About King Peleus of Greek Mythology
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Peleus is most famous in Greek mythology for being the king of the Myrmidons of Phthia as well as the father of Trojan War hero Achilles. He was the son of Aeacus and Endeis. Peleus married Antigone and then eventually the sea nymph Thetis. The chaos of their wedding led to the Judgment of Paris, sparking the outbreak of the Trojan War. Here’s more information about him:
Early Life of Peleus
As youth, Peleus and his brother Telamon fought with Heracles against the Amazonian tribe. They laterinadvertedly killed their half-brother Phocus while hunting and sought exile in Phthia. Eurytion, then leader of the city and uncle to the two boys, forgave Peleus and allowed him to marry his daughter Antigone. The three men then joined Jason and his Argonauts in the quest for the Golden Fleece. During a hunting expedition for the Calydonian Boar, Peleus accidentally killed his uncle Eurytion. Upon arrival in Iolcus, Acastus, another member of the Argonauts, purified him of any guilt for the murder.
While in Iolcus, the wife of Acastus proclaimed her love for Peleus. After he rejected her advances, Astydameia sent a messenger to Antigone claiming that Peleus wanted to marry Acastus’s daughter. Antigone hung herself upon receiving the false message. Peleus narrowly escaped an attempt on his life by Acastus, but was saved by the centaur Chiron. In revenge, Peleus ransacked the village and killed Astydameia.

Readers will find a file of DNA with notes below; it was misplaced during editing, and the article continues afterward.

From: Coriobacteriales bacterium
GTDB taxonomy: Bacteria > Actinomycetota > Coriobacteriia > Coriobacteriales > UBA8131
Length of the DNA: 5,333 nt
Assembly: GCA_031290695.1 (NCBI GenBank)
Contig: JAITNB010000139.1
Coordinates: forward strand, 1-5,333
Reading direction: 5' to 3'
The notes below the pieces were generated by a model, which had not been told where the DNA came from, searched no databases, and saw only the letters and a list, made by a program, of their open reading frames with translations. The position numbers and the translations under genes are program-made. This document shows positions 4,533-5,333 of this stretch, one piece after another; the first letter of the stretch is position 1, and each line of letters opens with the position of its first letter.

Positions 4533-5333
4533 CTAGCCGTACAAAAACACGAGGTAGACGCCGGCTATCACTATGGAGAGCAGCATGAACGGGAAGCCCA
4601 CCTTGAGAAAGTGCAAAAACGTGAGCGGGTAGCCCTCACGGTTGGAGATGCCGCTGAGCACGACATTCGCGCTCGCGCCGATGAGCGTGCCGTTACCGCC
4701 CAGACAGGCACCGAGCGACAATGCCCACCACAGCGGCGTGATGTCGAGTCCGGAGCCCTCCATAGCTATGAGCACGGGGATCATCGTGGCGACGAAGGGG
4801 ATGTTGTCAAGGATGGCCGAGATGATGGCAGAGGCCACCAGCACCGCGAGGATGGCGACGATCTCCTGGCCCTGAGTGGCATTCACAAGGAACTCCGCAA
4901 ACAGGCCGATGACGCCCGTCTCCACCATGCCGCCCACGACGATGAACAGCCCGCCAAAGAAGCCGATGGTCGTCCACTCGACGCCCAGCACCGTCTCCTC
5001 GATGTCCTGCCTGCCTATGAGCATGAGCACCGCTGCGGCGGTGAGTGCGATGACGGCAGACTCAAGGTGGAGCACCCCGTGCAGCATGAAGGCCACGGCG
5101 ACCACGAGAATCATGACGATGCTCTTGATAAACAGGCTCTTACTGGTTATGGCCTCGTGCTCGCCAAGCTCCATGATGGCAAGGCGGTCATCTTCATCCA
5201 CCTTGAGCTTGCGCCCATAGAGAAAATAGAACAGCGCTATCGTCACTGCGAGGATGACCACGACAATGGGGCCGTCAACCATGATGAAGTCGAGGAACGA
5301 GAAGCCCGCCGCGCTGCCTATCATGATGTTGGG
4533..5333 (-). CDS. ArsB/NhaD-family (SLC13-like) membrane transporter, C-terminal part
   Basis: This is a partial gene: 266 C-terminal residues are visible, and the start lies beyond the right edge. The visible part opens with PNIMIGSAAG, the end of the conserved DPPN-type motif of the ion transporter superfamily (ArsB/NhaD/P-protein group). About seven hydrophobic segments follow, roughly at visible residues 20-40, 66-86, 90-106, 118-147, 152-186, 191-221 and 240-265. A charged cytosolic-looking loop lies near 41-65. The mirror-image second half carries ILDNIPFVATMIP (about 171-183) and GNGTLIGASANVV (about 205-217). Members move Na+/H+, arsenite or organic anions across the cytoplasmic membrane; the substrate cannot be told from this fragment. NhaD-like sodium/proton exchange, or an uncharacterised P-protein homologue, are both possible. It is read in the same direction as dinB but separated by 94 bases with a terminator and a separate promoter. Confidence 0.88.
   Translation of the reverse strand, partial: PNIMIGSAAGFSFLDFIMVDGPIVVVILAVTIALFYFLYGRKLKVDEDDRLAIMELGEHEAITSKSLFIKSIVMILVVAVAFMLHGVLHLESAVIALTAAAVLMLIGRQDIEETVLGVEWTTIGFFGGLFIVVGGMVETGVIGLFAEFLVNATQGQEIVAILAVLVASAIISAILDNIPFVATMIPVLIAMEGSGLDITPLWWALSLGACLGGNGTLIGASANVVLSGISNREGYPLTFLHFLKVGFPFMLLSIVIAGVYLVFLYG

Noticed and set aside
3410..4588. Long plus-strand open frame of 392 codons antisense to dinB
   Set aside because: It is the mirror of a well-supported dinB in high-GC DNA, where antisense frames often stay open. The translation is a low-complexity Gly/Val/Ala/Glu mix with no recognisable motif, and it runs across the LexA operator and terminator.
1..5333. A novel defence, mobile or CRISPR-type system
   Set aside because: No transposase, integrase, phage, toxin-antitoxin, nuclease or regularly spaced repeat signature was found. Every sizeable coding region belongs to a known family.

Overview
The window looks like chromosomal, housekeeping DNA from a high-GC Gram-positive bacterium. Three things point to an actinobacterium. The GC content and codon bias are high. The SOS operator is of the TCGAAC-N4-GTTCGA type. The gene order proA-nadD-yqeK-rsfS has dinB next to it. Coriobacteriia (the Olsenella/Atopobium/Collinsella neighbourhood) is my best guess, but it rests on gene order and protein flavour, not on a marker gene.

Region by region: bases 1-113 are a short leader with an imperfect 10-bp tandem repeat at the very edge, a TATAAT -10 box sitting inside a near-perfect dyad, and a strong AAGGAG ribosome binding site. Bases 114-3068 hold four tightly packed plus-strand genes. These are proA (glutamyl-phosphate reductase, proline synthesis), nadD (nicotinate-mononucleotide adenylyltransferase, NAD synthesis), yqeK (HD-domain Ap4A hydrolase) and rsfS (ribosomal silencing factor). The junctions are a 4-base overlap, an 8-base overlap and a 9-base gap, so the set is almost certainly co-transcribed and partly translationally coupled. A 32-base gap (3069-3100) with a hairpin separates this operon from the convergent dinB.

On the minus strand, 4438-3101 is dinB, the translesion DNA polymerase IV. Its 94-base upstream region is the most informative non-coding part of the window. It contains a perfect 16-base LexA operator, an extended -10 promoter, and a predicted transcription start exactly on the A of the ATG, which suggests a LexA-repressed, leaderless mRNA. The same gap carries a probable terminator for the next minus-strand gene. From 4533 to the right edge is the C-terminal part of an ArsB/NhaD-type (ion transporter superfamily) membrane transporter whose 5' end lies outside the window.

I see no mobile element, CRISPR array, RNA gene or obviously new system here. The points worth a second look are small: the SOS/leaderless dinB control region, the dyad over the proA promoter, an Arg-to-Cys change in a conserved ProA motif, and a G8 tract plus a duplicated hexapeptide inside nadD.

Judgment of Paris
Peleus captured the sea nymph Thetis with the help of sea god Proteus. Thetis attempted to evade Peleus by shape-shifting, as she was unwilling to marry a mortal, but was out-smarted. Every god received an invitation to the extravagant wedding except for Eris. Angry and spiteful at her lack of invitation, Eris produced the Apple of Discord at the party. The Judgment of Paris, spurred by Eris’s throwing of the apple, began the events of the Trojan War.
Achilles and the Trojan War
Peleus and Thetis had seven sons, with only Achilles surviving past infancy. Before their marriage, Thetis has been told by the goddess Themis that she would bear a son whose greatness surpassed his father’s. Thetis attempted to render young Achilles immortal by dipping him in the River Styx. Peleus angrily intervened, causing Thetis to flee. As his heel was not dipped in the water, it was left forever vulnerable. When Achilles took off to fight in the Trojan War, his father gave him his armour for protection. During the war, Peleus served as King of Phthia, but quickly faced defeat. Thetis came to his rescue and they lived out the war in her sea cave.
Peleus appeared in works of mythology now lost to time or survive in fragments. Callimachus mentions a tomb of Peleus and annual celebration in his honor, but the text is now long-lost. He is a character in Euripedes’ tragedy Andromache. Several surviving pottery fragments depict Peleus and Thetis, and their wedding has been interpreted countless times in classical art.
Categorized in: Greek Mythology
This post was written by Greek Boston